Kendric Charles Babcock
Kendric Charles Babcock
Presidential Order: 5th President
Kendric Charles Babcock, the fifth president of the University of Arizona, came to the UA from the University of California, where he was an assistant professor of history and political science.
Babcock, a native of New York state, completed his undergraduate work at the University of Minnesota in 1899, where he then taught history. From 1894-1896 Babcock attended Harvard University, where he received a master’s degree and doctorate.
Babcock’s presidency began with the first formal inauguration of a president at the University. The ceremony was held at the Tucson Opera House with the governor, the Board of Regents, many state officials and members of the local business community in attendance.
Babcock introduced many new courses and departments and raised entrance standards at the University. He was active in the development of high schools in Arizona so that the University would not be required to continue giving preparatory courses to bring incoming students up to college-level work.
One of his most outstanding appointments was Andrew Ellicott Douglass to teach physics in 1906. Douglass went on to establish the department of astronomy and founded dendochronology, the science of tree-ring dating.
During Babcock’s tenure the campus improved in appearance, although he was supportive of keeping an unsightly fence around the campus to keep out wandering cows and other animals. New buildings were constructed during his presidency, including the library and museum building as well as Science Hall.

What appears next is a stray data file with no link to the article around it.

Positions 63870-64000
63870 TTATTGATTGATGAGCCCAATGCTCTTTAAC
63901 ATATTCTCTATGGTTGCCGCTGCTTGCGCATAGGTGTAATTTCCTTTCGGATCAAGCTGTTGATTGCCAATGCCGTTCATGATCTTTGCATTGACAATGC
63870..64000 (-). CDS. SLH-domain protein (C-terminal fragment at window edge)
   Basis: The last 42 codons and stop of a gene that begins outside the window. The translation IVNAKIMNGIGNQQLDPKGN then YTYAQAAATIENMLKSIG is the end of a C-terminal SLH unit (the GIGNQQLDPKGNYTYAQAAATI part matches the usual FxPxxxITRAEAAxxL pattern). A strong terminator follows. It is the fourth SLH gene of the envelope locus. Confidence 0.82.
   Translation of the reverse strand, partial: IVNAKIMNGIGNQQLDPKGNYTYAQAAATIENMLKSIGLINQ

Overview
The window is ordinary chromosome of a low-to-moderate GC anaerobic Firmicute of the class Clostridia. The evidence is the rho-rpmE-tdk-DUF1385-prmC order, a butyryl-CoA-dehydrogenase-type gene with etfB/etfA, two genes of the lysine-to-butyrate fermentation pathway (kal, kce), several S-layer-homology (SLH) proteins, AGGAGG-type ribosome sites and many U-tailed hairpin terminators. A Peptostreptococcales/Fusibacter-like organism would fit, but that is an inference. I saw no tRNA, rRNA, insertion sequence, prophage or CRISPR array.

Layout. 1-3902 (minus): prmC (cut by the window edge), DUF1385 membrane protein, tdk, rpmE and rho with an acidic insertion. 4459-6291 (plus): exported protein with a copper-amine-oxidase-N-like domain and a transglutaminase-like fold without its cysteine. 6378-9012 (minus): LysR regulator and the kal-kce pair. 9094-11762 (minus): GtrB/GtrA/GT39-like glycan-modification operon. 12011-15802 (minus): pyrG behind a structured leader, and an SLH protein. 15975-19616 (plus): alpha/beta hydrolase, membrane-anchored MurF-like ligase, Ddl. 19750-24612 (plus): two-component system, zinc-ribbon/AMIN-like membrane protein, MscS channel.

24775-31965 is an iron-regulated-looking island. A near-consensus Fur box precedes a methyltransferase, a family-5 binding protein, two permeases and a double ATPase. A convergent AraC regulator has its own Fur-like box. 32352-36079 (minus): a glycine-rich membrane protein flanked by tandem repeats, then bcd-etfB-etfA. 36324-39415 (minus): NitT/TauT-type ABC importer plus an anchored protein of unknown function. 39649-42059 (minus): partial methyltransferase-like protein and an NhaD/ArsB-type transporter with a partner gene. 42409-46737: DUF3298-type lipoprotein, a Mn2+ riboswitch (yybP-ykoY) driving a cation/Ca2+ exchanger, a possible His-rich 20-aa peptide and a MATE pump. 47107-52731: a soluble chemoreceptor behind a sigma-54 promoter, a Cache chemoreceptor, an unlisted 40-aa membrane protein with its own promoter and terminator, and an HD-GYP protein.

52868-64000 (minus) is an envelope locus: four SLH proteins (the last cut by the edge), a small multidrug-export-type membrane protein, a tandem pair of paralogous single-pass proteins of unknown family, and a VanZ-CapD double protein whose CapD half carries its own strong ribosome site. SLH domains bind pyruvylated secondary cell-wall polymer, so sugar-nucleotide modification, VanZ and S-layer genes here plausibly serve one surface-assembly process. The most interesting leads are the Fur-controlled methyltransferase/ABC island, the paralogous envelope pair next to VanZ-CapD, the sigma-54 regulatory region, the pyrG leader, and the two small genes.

One of the most remembered events of Babcock’s presidency was the St. Patrick’s Day Strike. Students had petitioned the president to cancel classes for St. Patrick’s Day. The president wrote on the petition in green ink, “I may be ‘green’ but not so ‘green’ as this.” Students did not seem to appreciate their president’s sense of humor and proceeded to march downtown and give themselves a holiday. The leaders of the student march were punished with extra drills, and two future prominent Tucsonans, Monte Mansfield and Harold Steinfeld, were put to work laying bricks.
Babcock resigned in 1910 to take a position with the U.S. Bureau of Education. He later served as dean and provost at the University of Illinois. He died in Illinois in 1932.